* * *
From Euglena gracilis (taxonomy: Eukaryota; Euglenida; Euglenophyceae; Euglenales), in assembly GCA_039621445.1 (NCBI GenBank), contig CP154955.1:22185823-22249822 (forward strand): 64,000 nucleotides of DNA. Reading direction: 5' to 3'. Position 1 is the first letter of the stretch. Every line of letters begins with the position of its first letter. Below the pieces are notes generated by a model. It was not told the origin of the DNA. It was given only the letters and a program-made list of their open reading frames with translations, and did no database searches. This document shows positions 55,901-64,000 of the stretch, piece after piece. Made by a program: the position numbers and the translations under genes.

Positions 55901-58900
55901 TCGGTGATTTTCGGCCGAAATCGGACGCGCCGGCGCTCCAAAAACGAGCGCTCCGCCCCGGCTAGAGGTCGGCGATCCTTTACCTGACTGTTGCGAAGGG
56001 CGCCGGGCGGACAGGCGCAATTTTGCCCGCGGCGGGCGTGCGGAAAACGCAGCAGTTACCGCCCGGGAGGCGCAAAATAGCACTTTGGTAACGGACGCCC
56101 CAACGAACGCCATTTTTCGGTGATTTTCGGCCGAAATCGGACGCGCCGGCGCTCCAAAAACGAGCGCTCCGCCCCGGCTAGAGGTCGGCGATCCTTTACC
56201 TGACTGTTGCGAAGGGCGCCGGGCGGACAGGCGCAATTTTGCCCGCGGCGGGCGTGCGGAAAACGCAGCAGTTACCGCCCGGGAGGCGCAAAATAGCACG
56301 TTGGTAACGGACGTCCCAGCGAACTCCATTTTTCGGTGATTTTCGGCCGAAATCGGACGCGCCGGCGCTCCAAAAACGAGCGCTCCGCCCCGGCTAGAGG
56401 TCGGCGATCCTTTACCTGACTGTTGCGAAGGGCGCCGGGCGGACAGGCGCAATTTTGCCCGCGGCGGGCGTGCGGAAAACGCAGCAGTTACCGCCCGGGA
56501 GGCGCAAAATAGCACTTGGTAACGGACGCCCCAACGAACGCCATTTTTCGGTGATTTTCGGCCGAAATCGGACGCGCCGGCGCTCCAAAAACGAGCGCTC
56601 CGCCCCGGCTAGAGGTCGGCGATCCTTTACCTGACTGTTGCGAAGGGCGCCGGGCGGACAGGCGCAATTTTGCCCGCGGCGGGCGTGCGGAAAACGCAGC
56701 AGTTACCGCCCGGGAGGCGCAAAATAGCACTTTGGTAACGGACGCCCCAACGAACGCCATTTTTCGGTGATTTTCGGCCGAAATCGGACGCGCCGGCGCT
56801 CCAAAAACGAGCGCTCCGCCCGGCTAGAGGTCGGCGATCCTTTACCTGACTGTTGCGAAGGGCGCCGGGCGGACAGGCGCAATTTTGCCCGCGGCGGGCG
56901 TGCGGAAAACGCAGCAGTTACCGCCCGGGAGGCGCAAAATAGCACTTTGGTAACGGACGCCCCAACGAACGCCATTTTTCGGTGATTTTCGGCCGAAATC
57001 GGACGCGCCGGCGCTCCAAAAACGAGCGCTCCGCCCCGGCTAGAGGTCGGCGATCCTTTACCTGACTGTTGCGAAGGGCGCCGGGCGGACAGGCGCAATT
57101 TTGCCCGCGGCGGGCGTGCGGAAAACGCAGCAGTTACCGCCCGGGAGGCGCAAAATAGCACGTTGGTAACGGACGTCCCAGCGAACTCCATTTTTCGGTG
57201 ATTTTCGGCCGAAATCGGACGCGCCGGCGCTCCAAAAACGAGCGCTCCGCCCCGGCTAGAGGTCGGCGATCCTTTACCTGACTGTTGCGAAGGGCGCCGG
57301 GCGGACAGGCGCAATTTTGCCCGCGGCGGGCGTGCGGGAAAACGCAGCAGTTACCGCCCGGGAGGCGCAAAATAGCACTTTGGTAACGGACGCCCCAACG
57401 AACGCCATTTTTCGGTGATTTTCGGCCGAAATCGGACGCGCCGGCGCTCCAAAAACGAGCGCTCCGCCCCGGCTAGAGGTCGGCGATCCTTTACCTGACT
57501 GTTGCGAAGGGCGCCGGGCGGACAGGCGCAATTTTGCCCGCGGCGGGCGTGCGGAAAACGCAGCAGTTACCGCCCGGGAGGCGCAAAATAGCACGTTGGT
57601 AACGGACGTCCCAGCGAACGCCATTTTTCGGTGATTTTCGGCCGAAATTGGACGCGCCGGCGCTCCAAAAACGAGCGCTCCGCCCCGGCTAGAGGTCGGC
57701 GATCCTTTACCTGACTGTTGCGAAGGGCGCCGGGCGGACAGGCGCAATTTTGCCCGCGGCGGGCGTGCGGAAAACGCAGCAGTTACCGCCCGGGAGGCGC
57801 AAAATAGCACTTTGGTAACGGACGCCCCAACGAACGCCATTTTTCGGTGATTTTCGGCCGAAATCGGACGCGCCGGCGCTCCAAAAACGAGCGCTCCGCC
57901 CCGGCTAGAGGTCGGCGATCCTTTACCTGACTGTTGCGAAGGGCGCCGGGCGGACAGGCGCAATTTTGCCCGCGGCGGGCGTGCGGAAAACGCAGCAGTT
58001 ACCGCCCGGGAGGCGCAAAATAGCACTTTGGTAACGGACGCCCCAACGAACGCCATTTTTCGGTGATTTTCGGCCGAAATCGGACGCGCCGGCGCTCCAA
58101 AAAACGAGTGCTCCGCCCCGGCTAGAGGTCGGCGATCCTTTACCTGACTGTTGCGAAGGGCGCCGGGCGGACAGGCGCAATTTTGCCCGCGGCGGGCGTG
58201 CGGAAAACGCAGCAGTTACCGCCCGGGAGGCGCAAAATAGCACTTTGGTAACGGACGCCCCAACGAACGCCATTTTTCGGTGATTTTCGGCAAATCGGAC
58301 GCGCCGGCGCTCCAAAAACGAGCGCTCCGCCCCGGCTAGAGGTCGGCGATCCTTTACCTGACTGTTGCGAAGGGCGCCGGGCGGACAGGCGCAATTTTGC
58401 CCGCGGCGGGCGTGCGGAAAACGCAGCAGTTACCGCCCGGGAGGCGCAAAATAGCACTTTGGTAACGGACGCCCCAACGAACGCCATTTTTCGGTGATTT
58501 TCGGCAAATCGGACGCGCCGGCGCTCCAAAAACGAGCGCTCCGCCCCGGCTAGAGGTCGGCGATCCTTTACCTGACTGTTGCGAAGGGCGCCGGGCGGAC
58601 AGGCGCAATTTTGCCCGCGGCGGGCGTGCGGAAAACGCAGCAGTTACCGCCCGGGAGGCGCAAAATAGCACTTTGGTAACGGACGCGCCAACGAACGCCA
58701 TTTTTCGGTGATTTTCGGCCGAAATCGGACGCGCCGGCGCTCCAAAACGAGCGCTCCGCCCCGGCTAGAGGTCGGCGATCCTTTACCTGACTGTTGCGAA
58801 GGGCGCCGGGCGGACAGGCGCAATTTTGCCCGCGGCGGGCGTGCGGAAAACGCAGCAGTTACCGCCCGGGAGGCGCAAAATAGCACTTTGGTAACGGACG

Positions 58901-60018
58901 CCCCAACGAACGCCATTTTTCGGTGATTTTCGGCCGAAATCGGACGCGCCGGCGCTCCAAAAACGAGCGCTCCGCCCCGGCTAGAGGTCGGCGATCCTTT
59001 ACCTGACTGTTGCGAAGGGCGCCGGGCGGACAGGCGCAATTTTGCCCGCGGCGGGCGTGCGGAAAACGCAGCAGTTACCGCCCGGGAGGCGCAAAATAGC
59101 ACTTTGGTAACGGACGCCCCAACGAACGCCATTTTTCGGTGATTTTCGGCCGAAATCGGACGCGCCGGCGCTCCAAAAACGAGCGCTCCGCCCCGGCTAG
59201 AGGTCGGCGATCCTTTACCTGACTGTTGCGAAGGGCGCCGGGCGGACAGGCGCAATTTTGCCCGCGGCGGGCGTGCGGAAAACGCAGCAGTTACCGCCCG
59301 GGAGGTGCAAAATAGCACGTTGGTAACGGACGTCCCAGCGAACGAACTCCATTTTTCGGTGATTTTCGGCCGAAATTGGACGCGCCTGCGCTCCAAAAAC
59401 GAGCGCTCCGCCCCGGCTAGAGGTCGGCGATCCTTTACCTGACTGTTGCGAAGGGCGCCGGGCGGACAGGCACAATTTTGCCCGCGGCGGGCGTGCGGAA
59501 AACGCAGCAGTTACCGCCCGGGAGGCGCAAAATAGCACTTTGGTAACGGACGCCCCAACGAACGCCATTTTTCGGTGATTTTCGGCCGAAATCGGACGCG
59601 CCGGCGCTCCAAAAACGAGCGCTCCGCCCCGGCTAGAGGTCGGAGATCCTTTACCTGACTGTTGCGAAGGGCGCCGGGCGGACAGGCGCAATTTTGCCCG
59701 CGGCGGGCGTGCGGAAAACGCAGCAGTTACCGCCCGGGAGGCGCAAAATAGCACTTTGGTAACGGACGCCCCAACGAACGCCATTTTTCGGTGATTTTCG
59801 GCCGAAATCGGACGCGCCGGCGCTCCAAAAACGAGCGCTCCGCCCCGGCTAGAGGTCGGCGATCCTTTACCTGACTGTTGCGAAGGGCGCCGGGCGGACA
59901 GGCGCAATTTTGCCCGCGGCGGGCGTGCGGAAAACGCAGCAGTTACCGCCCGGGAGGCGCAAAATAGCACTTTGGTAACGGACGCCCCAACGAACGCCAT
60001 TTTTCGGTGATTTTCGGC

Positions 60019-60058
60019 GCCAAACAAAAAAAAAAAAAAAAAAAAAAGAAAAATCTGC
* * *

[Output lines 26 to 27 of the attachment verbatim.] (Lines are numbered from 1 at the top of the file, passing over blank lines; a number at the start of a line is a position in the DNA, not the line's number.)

58201 CGGAAAACGCAGCAGTTACCGCCCGGGAGGCGCAAAATAGCACTTTGGTAACGGACGCCCCAACGAACGCCATTTTTCGGTGATTTTCGGCAAATCGGAC
58301 GCGCCGGCGCTCCAAAAACGAGCGCTCCGCCCCGGCTAGAGGTCGGCGATCCTTTACCTGACTGTTGCGAAGGGCGCCGGGCGGACAGGCGCAATTTTGC